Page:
Florida Panthers want to become salary cap team under new owner

Viola is OK with having big contracts on his team, it seems. (Getty Images)
Viola is OK with having big contracts on his team, it seems. (Getty Images)

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The days of the Florida Panthers living on the salary floor might be finished. That's the promise from new owner Vinnie Viola to general manager Dale Tallon.

Despite the issue of the Panthers losing so much money they have asked Broward County to help finance their money woes, Viola gave Tallon the green light to spend money and get to the cap.

From the South Florida Sun-Sentinel.

"This team's been bleeding money for a long time, but I've been told we're going to be a cap team and want to try to break even. They want to invest money into the team," Tallon told the Sun Sentinel after morning skate Saturday at Prudential Center.

"They want to win. That's what's going on here. They've given me the green light to be a cap team. So that's fantastic. Not a floor team, a cap team. We're excited."

Tallon added a little more on the development.

"They've given me an open [wallet]. I'm pumped up," Tallon said. "We can do hockey deals now, what the best deal is as far as hockey is considered."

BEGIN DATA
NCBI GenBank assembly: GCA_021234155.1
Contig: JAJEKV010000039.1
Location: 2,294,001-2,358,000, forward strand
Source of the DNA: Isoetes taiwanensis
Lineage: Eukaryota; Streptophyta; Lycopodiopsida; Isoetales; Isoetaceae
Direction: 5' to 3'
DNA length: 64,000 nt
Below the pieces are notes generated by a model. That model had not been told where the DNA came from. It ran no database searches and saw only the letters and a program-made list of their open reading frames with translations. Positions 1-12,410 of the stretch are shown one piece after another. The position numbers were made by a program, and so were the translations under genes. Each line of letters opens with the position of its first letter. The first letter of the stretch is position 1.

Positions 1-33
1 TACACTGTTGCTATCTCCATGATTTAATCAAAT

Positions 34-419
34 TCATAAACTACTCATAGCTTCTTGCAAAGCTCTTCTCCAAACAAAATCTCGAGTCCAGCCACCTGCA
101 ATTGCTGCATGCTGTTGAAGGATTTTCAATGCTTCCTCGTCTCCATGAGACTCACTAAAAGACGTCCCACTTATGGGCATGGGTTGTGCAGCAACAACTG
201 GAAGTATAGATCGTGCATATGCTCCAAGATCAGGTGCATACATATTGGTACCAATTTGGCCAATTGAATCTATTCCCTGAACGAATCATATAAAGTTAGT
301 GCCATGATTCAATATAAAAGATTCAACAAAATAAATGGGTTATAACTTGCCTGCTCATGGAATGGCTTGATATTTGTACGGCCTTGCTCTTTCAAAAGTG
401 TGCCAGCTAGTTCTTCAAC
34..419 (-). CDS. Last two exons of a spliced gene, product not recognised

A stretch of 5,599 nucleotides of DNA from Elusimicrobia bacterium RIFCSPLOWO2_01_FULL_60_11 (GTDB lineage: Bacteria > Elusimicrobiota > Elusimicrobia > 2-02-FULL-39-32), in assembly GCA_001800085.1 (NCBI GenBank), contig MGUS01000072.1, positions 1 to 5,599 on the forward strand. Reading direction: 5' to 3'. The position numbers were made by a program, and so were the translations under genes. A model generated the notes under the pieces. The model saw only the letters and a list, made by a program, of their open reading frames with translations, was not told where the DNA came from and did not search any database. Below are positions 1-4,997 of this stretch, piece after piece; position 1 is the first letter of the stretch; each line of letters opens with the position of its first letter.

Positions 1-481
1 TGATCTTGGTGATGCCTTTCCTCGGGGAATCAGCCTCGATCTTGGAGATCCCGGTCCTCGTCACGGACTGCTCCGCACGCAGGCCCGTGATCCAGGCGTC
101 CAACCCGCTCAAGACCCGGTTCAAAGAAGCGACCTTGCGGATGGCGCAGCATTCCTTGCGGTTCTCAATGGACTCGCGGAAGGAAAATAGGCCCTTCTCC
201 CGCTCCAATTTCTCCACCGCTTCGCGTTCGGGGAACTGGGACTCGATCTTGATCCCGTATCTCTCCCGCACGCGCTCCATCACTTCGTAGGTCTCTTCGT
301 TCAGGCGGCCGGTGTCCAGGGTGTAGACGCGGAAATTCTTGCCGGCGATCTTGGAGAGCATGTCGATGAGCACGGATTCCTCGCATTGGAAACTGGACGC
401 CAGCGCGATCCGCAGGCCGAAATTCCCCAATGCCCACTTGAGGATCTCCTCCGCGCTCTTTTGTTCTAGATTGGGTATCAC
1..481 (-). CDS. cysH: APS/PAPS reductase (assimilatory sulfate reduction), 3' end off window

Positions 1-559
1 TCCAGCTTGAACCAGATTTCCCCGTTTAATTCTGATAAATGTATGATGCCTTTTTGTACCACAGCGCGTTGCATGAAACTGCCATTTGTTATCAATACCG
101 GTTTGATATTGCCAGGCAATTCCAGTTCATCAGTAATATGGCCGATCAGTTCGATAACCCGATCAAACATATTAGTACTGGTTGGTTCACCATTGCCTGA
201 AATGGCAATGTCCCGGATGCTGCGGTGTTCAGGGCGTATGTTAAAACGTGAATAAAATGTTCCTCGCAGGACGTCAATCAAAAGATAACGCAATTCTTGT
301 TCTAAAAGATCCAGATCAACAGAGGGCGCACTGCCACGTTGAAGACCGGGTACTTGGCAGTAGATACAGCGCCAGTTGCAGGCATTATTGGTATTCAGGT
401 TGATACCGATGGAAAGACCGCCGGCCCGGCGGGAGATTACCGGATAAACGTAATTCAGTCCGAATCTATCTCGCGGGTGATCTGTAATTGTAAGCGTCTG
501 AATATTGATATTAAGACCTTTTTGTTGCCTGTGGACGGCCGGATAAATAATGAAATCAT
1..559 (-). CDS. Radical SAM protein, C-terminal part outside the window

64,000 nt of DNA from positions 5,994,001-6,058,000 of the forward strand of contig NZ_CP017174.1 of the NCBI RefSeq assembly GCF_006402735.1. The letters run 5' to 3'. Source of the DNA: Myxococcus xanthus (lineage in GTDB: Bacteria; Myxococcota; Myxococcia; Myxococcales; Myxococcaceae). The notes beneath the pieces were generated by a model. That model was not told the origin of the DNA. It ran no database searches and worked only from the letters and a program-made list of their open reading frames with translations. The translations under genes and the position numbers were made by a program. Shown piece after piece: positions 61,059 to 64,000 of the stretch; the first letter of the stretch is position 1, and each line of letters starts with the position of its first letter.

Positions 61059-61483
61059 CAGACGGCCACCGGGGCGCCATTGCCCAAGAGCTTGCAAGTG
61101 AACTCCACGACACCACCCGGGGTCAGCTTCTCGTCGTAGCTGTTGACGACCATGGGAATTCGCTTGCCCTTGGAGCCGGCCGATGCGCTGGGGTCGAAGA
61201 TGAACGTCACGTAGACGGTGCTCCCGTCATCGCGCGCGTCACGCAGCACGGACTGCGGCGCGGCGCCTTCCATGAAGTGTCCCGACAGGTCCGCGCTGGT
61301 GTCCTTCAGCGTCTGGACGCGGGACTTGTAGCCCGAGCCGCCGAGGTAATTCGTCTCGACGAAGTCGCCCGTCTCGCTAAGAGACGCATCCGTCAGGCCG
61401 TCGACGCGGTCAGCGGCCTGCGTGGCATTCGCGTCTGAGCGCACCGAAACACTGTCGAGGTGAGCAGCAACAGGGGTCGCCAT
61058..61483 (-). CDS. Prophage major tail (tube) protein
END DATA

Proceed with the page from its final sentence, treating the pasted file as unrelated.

Time will tell if that should be something that excites Panthers fans or scares them from what might lie ahead, having a wad of money burning a hole in your GM's pocket isn't always a good thing when free agency rolls around. At the same time, though, it must be refreshing to think that the Panthers are going to invest in an attempt to win, particularly after seeing this franchise live in the cellar both in the standings and the salary department for almost its entire existence.

Take a look at the free-agent class for this summer and you can see why this might not be the best time to give your GM a ton of money with the expectation that he'll spend it. There aren't a wealth of prime players available to be signed.

The other avenue is to build through trades and maybe the Panthers could become an attractive team to deal big, burdening contracts to now. It could put the Panthers in an odd spot when the trade deadline comes around of being a buyer in a seller's position. They wouldn't likely look to buy the usual deadline acquisitions, i.e. rental players, but instead look for the always rare Hockey Deals at the deadline.

No matter how they do it, it seems evident that the franchise is going to go where it never has before; the Panthers are about to start spending.

Of course, the optics of this are terrible as the Panthers seek $70 million tax money from the county over the next 14 years to help offset losses, losses that the owners have been covering with from their own pocket. But Viola seems to believe that the only way to try and turn the fortunes of the franchise around are to invest. You have to spend money to make money as the saying goes. The question is if even that will help a Panthers team make money.

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